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 Peak(s):  Copeland Mtn  -  13,176 feet
 Post Date:  05/17/2007 Modified: 05/23/2007
 Date Climbed:   05/13/2007
 Posted By:  SarahT

 Copeland Mtn (RMNP)   

Copeland Mountain – 13,176
From Wild Basin TH: 13.5 mi, 4800 ft
Partner: Dominic

This turned out to be a spectacular hike. It was my first trip to the Wild Basin area of RMNP and I was impressed. We started hiking from the Wild Basin TH by headlamp at 5, hoping to beat any early thunderstorms. The nicely constructed Thunder Lake Trail was well trodden – any snow patches were hard packed. North St. Vrain Creek was absolutely roaring! Calypso Cascades was beautiful in the early morning light. Ouzel Falls was really cool too. I scrambled up some rocks to get a better look and got refreshingly wet from the heavy mist.

We decided to leave the trail at Ouzel Falls and follow the path of least resistance to gain Copeland's gentle northeast ridge. From the map, it looked like the easiest, shortest ascent route. We'd seen the long, gentle ridge when we climbed Chiefs Head Peak in March and noted that it looked like a nice easy route. It was however not easy making this decision when we had such a great trail we could have continued to follow instead at the expense of adding some extra mileage.

From the falls we climbed southwest up a partially dry slope in a burned area ( from the fire in 1978 ). There was a ton of deadfall to negotiate, but it wasn't too bad. We had to put snowshoes on around 10,000 ft when we entered the trees above the burn area. The snow was generally in good condition but of course there was some postholing. Since Copeland's northeast ridge is so broad and gentle and not very well defined, we navigated by maintaining a southwest compass reading.

Treeline came fast – around 11,000 ft. At this point the ridge steepened considerably. We snowshoed up an initial snowfield but soon ran into huge chunks of talus that required us to remove our snowshoes and do a lot of rock hopping. Snow was easily avoided until near the summit. We hauled our snowshoes the whole way up to give ourselves the chance to take a different route on the way down if we felt like it (or to climb another peak, say Isolation).

We reached the summit at 10:30 and retreated down the north side a little bit to take a break out of the wind. Longs, Meeker, Pagoda, Chiefs Head and Alice were all right in front of us. Clouds were beginning to build, but there was no immediate threat. We tried to call Dwight to see about the ridge to Isolation but didn't have good enough reception. We ultimately decided to save Isolation for another day since the weather was iffy, it would have added several miles to our hike, and we weren't sure about the ridge we would have to traverse. It looked like it could be difficult and/or time consuming. It was so early that I figured we may as well really enjoy the summit. We spent nearly an hour up there. We were the first ones to sign the summit register since last September and there were many familiar names in there.

After we'd had our fill of the views we started back down the ridge. Since it was still early, we decided to investigate the other obvious route option that we hadn't chosen on the way up – following the Bluebird Lake Trail to Ouzel Lake. At around 12,200 feet we descended north off of the gentle ridge and hiked down easy snow slopes to treeline. Postholing to out waists quickly commenced and we had to put our snowshoes on. The remainder of the hike to Ouzel Lake seemed to take forever. We were forced to remove our snowshoes to cross talus fields and put them back on to negotiate snow fields. There was also a lot of deadfall closer to the basin floor.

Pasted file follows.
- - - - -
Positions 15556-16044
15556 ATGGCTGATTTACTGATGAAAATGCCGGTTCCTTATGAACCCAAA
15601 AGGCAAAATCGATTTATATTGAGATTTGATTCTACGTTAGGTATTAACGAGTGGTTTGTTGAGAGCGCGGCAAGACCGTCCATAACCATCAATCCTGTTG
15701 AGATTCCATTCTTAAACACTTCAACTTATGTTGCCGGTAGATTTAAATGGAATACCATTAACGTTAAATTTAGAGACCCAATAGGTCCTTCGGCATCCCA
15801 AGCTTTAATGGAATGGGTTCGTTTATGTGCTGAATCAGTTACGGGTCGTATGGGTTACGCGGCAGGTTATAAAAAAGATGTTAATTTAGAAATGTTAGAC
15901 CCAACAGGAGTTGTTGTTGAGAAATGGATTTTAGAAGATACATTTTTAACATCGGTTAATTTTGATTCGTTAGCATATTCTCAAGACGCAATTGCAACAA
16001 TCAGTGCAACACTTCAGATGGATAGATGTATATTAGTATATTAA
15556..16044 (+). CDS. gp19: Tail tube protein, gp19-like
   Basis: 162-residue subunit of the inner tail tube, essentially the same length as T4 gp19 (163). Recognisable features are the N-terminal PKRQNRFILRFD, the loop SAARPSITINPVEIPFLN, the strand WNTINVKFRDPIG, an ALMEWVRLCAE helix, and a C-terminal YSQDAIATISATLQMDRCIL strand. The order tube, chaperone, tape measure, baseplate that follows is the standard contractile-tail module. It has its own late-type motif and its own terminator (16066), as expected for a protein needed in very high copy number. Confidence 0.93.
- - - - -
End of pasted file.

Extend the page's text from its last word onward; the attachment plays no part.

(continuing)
We chose to round Ouzel Lake on its west side since it looked like the slightly better option. We followed along the edge of the lake, but since it was still partially frozen and snow covered it was hard to discern its boundaries. Plus there were countless streams flowing in to it that we had to get over or around. On the other side of the lake we continued on to Chickadee Pond and found the Bluebird Lake Trail. It was dry in a lot of places, and in the snowy spots there was recent footprints (from earlier in the day). The huge burned area along this part of the trail was interesting. "Treeline" was lower because of it.

We were following the tracks in the snow and missed the sharp curve that takes you to the Thunder Lake Trail. The tracks soon started heading toward the trail again though and we saw a group of hikers ahead of us (the first of MANY). The trail walk back was long but easy. We felt out of place amongst the numerous tourists we saw along the way. Some were wearing sandals through the mushy snow. Burrrrr! Its such a pretty place right now that I can understand its popularity. We got back to the car a little after 3. It had been a slightly shorter hike than I'd imagined but that was a good thing since we heard grumbling from the time we passed the lake to the time we got back to the TH.

For this time of year I would strongly recommend our ascent route over our descent route. I think it would be quicker and easier to go up and down Copeland's northeast ridge instead of trying to ascend or descend near Ouzel Lake.

pictures and map:

 


  • Comments or Questions (1)
dsunwall


take the ridge     2010-11-30 10:20:09
congrats on trying the obvious route, every other report I have read the hikers go to the lake first.

Dwight would have encouraged you to take the ridge to the divide, just the stuff you love, some 4th class maybe a little low 5th, if the snow conditions were in your favor it would have went well. A little time consuming though.

So I guess you couldn't call your mom either.



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